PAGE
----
Beans and Donuts – Part II


Donuts_OCS Part IIIn Part I we left our hero (me!) in a darkened barracks eating 4 glazed donuts. To understand how those donuts got there we have to get our heads around “pogey bait” and the unofficial side of OCS dining.

Simply put, “pogey bait” is military lingo for any food that is not government issue. How the term arose is most interesting, if not a bit lurid. You can go here for the details.   In OCS pogey bait was a very big official NO NO and there was hell to pay if caught with it.   Hence, those four wonderful, delicious glazed donuts put us in danger of grueling punishment.

PushUps OCS

Aftermath of a failed pogey bait run.

However, when you have a bunch of very hungry “beans” (see Part I for why “beans” and the hunger), the desire to get pogey bait trumps the risk of getting caught.   So you can imagine our collective excitement one evening just prior to “lights out” when one of our fellow “beans” announced that he knew how to get us some donuts. All he needed was some cash and he would take care of the rest. Naturally, we all jumped at the opportunity and shelled out the cash.  Off he went into the darkness on his mission. In about an hour he reappeared with stacks of donut boxes. We had just experienced our first pogey bait run!

(I should point out that pogey bait runs were probably a part of OCS for as long as tactical meals were a part of OCS. They represented a kind of underground commerce, aka “contraband smuggling,” that inevitably emerges in “total institutions” such as prisons or military training camps –see this for a riveting sociological explanation.)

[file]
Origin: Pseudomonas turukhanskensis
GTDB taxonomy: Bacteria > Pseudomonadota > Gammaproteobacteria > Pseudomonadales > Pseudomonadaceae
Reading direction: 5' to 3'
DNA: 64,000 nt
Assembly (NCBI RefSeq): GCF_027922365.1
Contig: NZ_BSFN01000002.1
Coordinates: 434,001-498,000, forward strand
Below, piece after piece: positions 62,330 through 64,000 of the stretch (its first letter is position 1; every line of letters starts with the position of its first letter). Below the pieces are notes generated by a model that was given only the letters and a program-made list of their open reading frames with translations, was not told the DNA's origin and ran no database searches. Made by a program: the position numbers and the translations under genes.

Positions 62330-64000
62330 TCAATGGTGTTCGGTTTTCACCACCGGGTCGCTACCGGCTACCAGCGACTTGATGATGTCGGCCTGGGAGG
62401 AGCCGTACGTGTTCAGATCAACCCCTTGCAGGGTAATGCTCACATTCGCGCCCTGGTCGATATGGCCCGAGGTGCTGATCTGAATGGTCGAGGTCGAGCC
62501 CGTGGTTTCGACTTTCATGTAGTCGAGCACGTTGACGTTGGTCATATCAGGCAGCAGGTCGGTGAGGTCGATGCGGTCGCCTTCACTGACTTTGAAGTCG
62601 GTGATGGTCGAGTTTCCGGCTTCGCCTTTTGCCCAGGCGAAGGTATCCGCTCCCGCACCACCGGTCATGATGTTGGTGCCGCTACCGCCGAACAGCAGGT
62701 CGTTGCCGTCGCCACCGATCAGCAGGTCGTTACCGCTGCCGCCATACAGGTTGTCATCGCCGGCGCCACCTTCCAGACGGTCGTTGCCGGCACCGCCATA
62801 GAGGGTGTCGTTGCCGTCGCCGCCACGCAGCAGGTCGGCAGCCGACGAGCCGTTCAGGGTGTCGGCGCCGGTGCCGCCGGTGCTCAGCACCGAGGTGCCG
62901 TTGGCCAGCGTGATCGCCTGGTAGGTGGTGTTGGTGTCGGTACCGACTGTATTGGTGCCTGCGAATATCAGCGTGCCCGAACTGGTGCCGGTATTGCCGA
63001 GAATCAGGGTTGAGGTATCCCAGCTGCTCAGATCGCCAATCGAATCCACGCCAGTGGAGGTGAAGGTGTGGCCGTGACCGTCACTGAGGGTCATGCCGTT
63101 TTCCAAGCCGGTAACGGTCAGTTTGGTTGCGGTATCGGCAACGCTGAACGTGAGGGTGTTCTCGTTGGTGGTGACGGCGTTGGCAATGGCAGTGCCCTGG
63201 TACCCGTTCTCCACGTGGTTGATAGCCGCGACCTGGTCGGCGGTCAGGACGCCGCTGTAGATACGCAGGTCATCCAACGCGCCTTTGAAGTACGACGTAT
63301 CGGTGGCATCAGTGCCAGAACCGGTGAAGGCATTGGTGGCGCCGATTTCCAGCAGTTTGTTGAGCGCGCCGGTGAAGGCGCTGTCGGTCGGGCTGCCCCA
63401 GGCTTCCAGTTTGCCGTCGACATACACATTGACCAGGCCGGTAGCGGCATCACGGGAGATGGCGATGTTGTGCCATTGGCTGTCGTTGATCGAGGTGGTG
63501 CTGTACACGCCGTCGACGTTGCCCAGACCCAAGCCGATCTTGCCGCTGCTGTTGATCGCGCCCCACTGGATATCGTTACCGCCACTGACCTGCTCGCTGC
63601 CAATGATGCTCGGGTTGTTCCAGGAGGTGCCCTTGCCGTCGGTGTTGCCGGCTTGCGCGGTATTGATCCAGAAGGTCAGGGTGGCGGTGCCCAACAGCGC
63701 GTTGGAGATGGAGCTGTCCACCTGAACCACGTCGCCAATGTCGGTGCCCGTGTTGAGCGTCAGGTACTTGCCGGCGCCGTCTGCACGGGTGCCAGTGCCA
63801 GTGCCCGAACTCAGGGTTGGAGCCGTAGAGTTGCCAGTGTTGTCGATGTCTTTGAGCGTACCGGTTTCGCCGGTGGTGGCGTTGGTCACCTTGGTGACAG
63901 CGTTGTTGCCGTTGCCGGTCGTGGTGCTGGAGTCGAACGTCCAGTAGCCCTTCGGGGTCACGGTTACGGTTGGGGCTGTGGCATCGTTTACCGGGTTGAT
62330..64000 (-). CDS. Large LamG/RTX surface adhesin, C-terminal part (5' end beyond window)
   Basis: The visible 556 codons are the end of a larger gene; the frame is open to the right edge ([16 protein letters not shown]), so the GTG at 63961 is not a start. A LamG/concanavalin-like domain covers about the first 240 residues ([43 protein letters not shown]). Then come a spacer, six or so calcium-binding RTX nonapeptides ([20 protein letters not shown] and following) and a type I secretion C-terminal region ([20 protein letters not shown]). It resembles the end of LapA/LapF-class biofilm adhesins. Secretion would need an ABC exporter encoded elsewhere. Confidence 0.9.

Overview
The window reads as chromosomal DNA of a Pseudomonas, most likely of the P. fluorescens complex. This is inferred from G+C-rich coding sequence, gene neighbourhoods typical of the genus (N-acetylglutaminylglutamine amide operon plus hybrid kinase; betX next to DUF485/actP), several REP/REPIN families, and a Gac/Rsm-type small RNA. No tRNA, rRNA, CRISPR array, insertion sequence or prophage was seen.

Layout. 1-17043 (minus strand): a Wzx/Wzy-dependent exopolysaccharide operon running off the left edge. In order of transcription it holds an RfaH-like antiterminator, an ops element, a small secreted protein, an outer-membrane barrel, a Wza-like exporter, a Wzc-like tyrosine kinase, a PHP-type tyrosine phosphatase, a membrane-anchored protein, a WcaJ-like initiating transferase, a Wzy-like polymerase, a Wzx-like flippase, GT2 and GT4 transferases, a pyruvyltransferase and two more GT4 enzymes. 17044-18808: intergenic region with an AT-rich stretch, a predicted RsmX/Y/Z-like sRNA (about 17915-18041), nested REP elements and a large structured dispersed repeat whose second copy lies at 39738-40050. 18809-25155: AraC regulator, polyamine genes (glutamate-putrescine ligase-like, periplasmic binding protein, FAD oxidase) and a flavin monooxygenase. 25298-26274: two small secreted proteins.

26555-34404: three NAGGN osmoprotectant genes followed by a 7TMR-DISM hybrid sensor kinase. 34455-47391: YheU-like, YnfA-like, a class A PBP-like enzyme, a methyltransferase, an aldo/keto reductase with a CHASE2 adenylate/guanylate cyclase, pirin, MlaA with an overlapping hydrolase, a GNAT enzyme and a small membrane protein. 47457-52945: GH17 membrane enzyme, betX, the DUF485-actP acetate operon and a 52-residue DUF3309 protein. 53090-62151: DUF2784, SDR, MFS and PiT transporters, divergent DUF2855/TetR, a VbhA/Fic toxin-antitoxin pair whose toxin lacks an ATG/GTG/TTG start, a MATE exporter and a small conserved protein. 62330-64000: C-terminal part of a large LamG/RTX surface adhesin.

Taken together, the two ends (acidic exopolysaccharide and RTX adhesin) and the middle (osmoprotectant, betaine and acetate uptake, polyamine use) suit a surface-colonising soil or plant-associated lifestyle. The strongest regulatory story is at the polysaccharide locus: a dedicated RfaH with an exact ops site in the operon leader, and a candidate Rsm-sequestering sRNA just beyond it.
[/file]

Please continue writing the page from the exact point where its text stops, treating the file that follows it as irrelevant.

Now for the critical part  — how to do a pogey bait run.  Start by sneaking to an on-base phone booth (no cell phones then) and call one of the local off-base cab companies (no Uber then) or, if available, call a nearby friend or spouse. The cab drivers are very familiar with the routine and will pick up your order in a predetermined parking lot on the base.  They then buy the food off base at a fast food joint and return with the goods, sometimes cruising in with lights off to avoid detection. Always tip generously.  Of course, you have to figure out how to get it from the parking lot to the barracks undetected, a particularly hazardous part of the operation.

Learning this dramatically changed our dining behavior. After lights out, we would post guards to watch for upperclassmen or the dreaded Tac Officers while our commando pogey bait smuggling team completed its mission.   Beyond donuts, we brought in hamburgers, fries, pizza, and KFC.  This was not dining at its finest, but definitely a step above our tactical meals.

So for me, those four (pogey bait) donuts were a crucial part of a survival strategy to endure OCS until the graduation ceremony where Ann pinned on my hard-earned second lieutenant bars.

Without pogey bait I “donut” know how I would have made it.

Lieutenant Bars

Ann pinning on my hard earned second lieutenant bars, 1968

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